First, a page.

U.S. consumer confidence in beef safety is high, thanks to ongoing efforts to prevent a BSE outbreak.
Caution: Do Not Eat” are the words on the yellow tape wrapped around a raw steak. The image is the lead photograph in a recent Newsweek article about mad cow disease.
It's not a picture anyone in the beef industry wants to see — especially in a magazine that reaches 3.1 million U.S. consumers.
According to the National Cattlemen's Beef Association (NCBA), 93% of consumers have heard something recently about mad cow disease or bovine spongiform encephalopathy (BSE). But the same study shows consumer confidence in the safety of U.S. beef is at 85% — one of the highest levels since NCBA began capturing the data in 1996.
Such high consumer confidence is the result of decades of leadership in food safety, says Chuck Schroeder, CEO of NCBA.
“When it comes to BSE prevention, the U.S. is a country of firsts,” he says. The U.S. was the first country to implement stringent feed and import bans without actually having the disease within its borders. It was also first to create an ongoing surveillance program, he says.
The nationwide surveillance program began in 1990 and is coordinated through USDA's Animal and Plant Health Inspection Service (APHIS), the Food Safety and Inspection Service (FSIS) and state diagnostic laboratories.
The program aims to ensure immediate detection if BSE is introduced to the U.S. As of March, more than 12,000 bovine brain samples had been submitted to the program. (See Figure 1.)
Alfonso Torres, DVM, deputy administrator of APHIS veterinary services, says that number statistically demonstrates the U.S. does not have BSE. But, he says the government is working to elevate that number and encourage some states to be more proactive in submitting samples for testing.
“We're dividing the country into regions, and we're setting goals for submission of samples from each of those regions,” he explains.
Knowing Where To Look
Older animals that have some neurological condition are considered at “high risk” for BSE. The U.S. is concentrating its testing on those animals, Torres says.
During FSIS's pre-slaughter inspection, all cattle with central nervous system conditions are identified, prohibited from slaughter and referred to APHIS's National Veterinary Services Laboratories (NVSL).
At NVSL, pathologists examine these animals' brains and test samples for a BSE marker (a protease-resistant prion protein).
NVSL pathologists also examine samples from other suspect cattle — including those identified on the farm or submitted to veterinary diagnostic labs or teaching hospitals.
Knowing What To Look For
An integral part of BSE surveillance prevention hinges on education. Thus, a major focus of USDA's surveillance program is training. This includes:
Educating vet practitioners, vet lab diagnosticians, industry and producers on BSE's clinical signs and pathology.
Providing BSE fact sheets and risk assessments to state and federal veterinarians, private practitioners, other industries and producers.
Presenting BSE information to animal health groups.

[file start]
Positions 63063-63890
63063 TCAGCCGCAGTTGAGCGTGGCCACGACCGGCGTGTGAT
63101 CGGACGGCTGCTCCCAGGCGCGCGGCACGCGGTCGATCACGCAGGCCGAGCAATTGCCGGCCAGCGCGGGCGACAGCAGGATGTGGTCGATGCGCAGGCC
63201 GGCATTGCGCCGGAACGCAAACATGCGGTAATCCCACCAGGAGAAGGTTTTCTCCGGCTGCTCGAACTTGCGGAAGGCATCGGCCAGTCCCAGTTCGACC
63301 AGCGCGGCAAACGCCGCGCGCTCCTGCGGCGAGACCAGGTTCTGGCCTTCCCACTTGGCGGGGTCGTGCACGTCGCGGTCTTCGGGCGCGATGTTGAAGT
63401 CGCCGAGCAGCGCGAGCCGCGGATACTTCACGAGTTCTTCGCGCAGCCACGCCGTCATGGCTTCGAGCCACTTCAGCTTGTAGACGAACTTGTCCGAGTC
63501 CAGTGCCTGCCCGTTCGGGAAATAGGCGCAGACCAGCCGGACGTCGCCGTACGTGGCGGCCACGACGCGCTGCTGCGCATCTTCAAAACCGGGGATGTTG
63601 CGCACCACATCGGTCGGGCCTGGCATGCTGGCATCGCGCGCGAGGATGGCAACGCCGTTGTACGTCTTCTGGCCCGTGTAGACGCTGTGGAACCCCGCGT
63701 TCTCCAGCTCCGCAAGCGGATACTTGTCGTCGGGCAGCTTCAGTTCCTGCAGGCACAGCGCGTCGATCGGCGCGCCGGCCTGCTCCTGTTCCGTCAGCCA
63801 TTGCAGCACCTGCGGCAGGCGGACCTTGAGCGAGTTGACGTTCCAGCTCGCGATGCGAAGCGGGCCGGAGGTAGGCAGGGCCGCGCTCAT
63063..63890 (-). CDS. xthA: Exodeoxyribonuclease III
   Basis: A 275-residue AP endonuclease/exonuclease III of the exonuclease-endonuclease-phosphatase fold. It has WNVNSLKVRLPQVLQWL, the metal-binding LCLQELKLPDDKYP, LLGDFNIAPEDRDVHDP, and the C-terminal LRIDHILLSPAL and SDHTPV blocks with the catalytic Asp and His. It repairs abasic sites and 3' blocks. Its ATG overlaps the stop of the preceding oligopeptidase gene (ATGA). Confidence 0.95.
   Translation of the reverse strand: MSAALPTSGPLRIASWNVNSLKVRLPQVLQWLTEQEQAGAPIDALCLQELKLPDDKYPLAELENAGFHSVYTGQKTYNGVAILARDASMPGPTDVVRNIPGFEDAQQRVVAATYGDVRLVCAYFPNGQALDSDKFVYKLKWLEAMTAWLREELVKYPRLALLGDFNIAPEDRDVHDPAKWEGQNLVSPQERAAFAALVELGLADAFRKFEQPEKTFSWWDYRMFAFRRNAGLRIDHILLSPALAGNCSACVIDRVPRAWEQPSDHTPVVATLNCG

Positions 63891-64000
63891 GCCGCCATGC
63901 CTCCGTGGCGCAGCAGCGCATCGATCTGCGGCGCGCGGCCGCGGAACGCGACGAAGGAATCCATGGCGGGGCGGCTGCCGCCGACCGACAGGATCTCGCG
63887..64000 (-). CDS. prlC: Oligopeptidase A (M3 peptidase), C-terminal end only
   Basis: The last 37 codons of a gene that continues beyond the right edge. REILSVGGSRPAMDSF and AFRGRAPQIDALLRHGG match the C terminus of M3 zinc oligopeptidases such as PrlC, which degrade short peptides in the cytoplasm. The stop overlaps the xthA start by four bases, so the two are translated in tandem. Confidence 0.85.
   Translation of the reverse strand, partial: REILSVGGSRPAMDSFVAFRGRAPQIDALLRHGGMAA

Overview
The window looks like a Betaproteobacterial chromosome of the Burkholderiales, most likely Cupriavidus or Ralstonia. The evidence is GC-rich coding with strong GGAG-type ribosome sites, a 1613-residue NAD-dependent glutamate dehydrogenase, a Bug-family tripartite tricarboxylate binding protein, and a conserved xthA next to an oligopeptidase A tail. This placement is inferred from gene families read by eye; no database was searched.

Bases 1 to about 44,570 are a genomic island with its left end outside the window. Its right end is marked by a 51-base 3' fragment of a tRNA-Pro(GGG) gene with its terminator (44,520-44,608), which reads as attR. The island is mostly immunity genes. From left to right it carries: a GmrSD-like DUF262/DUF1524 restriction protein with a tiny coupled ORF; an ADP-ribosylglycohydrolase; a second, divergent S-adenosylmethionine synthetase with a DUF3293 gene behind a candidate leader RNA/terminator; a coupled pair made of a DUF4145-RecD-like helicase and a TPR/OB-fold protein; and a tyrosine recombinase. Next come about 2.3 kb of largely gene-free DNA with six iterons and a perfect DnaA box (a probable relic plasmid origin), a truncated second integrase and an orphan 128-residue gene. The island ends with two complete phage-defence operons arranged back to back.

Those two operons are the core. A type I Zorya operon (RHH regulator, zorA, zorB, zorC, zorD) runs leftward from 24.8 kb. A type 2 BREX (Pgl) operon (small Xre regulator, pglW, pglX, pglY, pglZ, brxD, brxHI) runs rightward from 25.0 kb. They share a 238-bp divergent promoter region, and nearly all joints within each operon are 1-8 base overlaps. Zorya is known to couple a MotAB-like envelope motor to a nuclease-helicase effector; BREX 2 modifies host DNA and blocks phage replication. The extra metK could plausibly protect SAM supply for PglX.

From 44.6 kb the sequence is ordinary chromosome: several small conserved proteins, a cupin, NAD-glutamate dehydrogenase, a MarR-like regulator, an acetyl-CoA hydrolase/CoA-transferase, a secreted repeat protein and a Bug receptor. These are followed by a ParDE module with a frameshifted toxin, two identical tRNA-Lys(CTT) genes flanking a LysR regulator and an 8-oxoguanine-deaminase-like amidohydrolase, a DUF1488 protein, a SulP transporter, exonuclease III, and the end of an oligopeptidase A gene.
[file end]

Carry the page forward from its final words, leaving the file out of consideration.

More than 250 state and federal field veterinarians have been trained to recognize and diagnose BSE. Veterinarians in federal and state governments, vet diagnostic labs and pathology departments of vet colleges have been sent videotapes of cattle showing clinical signs of BSE and microscope slides showing typical BSE lesions.
In addition, federal foreign animal disease diagnosticians have trained in Great Britain to recognize and diagnose BSE.
Other Surveillance Efforts
USDA-coordinated activities aren't the only BSE-avoidance efforts underway. Cooperation and interaction with state governments, other agencies, organizations and industries is very valuable and unique to the U.S., Torres says.
The Centers for Disease Control and Prevention, the Food and Drug Administration, the National Institutes of Health, and the feed and beef industries are all part of USDA's surveillance program. In addition, the animal health community organizes several surveillance measures. These include:
More than 60 U.S. vet diagnostic labs annually examine hundreds of cattle brains submitted from adult cattle displaying neurologic signs either at slaughter or on the farm.
A network of private vet practitioners that refers unusual cases to veterinary schools and state diagnostic labs provides an extensive informal surveillance system.
Purdue University maintains the Veterinary Medical Database, which compiles diagnoses — including many neurologic cases — submitted by 27 U.S. veterinary schools.
The results of histologic examinations for BSE are included in a database on selected disease conditions maintained by the Veterinary Diagnostic Laboratory Reporting System.
Vet pathologists at U.S. zoos routinely conduct postmortem examinations on the brains of zoo animals exhibiting neurologic signs.
New Interagency Efforts
This summer, the government added a new component to its BSE prevention efforts. An interagency task force on foreign animal disease was established by the Animal Disease Risk Assessment, Prevention and Control Act of 2001.